A true practitioner always avoids discriminating between self and others, but concentrates and relies on the Buddha at all times and in all situations. He firmly holds on to this single thought of the Buddha, which is intimate and unbroken, until it becomes effective and causes the manifestation of Amitabha’s Pure Land from which he will enjoy all benefit. In order to realize this, one’s believing mind should be firm and set solely on remembering Amitabha Buddha. If one’s believing mind wavers, nothing can be achieved.

For instance, if someone says that Chan is better than Pure Land, you try Chan and stop reciting the Buddha’s name; then if others praise the Teaching School, you read the sutras and drop Chan meditation; or if you fail in your studies of the teachings, you concentrate upon mantras instead. If you practice the Buddhadharma in this way, you will be confused and achieve no result. Instead of blaming yourself for this ineffectual practice, you will accuse the Buddha of deceiving living beings; by so doing, you will slander the Buddha and vilify the Dharma, thereby creating an intermittently (Avici) hellish karma.

Therefore, I urge all of you to have faith in the profitable practice of the Pure Land School and to follow the example set by your late Master, whose motto was, ‘Only sincere recitation of the Buddha’s name,’ to develop an inflexible resolution, to develop a bold mind, and to regard the Pure Land as the sole concern of your life.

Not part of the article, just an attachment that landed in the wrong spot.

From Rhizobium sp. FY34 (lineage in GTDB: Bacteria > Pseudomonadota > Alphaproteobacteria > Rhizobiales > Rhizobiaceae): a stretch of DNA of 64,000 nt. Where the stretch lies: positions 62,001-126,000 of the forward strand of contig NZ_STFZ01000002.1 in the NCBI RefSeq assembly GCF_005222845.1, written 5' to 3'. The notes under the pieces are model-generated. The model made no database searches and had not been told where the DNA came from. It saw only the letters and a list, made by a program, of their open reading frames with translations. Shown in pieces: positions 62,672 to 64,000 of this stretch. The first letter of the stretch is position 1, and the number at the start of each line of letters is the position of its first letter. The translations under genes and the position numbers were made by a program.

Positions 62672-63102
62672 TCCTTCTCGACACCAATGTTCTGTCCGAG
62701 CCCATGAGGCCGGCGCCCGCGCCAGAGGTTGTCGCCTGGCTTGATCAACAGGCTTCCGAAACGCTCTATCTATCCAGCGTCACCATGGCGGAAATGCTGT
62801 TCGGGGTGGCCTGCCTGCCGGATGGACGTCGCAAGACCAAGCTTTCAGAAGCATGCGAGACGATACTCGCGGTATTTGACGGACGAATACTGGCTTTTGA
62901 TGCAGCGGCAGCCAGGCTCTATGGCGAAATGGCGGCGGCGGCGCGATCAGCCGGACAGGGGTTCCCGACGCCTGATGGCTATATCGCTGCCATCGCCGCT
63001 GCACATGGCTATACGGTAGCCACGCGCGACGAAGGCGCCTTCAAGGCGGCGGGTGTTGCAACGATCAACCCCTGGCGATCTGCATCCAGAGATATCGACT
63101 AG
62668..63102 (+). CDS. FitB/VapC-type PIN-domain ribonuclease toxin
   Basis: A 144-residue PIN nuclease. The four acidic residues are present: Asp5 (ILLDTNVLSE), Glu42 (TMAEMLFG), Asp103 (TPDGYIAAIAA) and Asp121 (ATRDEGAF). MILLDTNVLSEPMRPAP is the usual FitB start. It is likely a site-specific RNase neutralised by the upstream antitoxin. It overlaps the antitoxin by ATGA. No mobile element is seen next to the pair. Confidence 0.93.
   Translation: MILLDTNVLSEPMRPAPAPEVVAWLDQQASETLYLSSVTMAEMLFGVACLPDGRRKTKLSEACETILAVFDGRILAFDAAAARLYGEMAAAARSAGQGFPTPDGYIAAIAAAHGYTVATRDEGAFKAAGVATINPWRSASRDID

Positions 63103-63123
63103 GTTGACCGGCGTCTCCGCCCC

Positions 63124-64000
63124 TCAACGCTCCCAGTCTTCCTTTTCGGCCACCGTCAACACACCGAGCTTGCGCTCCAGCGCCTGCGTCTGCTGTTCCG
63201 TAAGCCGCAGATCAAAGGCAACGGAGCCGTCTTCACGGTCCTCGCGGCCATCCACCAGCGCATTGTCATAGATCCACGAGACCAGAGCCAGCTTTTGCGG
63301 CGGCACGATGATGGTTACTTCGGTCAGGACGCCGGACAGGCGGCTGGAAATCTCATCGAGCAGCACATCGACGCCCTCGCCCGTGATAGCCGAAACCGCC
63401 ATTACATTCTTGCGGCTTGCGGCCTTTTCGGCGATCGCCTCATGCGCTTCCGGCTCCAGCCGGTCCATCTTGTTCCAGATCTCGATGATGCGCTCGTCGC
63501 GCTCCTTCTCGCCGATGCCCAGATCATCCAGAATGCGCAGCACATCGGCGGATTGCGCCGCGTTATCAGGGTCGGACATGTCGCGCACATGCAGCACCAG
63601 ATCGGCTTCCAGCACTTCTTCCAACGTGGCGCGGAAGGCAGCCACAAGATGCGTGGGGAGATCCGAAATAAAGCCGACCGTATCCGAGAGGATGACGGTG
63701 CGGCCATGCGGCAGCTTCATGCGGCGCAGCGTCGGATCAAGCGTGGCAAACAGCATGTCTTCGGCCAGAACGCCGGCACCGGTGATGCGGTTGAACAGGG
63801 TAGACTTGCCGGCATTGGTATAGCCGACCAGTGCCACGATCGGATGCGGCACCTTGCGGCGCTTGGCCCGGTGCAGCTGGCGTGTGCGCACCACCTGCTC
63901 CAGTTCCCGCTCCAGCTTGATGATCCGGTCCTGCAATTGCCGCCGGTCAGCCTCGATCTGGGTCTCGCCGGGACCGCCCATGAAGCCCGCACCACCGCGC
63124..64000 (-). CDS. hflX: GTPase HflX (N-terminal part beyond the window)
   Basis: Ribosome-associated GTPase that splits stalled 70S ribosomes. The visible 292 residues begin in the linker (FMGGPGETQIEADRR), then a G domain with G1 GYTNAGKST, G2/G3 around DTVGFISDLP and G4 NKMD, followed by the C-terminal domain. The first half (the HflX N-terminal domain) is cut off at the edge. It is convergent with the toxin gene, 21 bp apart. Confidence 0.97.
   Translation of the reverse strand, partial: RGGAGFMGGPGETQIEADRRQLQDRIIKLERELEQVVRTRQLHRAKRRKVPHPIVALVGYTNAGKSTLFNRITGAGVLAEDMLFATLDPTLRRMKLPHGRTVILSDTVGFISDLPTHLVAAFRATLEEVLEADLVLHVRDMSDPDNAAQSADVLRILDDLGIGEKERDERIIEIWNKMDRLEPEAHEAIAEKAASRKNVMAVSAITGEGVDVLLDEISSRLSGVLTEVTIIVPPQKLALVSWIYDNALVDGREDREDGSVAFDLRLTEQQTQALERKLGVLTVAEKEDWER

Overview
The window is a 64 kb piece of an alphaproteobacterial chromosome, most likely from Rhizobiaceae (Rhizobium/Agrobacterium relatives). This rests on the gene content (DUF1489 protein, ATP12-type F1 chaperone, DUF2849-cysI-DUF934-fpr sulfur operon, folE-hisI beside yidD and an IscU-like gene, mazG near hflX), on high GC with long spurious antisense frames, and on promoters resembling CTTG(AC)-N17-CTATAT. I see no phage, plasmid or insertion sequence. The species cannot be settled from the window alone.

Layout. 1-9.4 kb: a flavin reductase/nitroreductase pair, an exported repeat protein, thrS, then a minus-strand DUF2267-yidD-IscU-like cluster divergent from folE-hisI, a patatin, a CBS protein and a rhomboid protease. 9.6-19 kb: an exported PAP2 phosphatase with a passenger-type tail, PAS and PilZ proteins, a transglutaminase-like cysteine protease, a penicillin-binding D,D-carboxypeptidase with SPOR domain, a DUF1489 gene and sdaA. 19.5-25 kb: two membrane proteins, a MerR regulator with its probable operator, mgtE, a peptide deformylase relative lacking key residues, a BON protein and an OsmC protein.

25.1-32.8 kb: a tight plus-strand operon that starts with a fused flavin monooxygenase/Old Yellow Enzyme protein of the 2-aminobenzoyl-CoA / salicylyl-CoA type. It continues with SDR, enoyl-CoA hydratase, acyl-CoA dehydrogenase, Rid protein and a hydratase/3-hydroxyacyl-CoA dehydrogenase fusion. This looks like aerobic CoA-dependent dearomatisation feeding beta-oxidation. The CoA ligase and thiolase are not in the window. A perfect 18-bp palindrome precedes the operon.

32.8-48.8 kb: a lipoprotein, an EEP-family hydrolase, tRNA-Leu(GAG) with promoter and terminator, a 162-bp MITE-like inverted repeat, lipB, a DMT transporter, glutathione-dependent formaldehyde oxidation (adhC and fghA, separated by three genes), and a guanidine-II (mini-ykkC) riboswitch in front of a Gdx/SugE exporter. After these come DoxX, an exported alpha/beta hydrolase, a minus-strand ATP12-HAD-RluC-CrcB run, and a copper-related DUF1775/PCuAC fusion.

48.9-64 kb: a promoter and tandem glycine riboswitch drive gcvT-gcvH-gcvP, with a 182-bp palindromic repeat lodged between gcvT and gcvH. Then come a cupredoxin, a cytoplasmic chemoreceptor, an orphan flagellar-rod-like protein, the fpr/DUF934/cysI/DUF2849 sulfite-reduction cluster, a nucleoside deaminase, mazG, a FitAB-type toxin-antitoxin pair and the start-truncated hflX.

Chan and Pure Land seem to be two different methods as seen by beginners, but are really one to experienced practitioners. The hua-tou technique in Chan meditation, which puts an end to the stream of birth and death, also requires a firm believing mind to be effective. If the hua-tou is not firmly held, Chan practice will fail. If the believing mind is strong, and if the hua-tou is firmly held, the practitioner will be mindless of even eating and drinking, and is training will take effect. When sense-organs disengage from sense data, his attainment will be similar to that achieved by a reciter of the Buddha’s name when his training becomes effective and when the Pure Land manifests in front of him. In this state, noumemon and phenomenon intermingle, Mind and Buddha are not a duality and both are in the state of suchness which is absolute and free from all contraries and relativities. Then what difference is there between Chan and Pure Land?

Since you are all adherents of the Pure Land School, I hope you will rely on the Buddha’s name as your support in your lifetime and that you will truly and sincerely recite it without interruption.

(Empty Cloud: Translated By Charles Luk – Revised by Richard Hunn, Element Books (1988) – Pages 152-154)


Ch’an Comment:  As there is nothing outside of the mind that perceives it, all has the empty mind ground as its foundation.  Chanting, quietly meditating, walking, singing, eating, resting, and all kinds of activities do not depart from it.  This being the case, it is the discriminating mind that weighs humanity down and prevents a clear perception of reality.  If the mind discriminates, then neither Ch’an nor Pure Land will save you!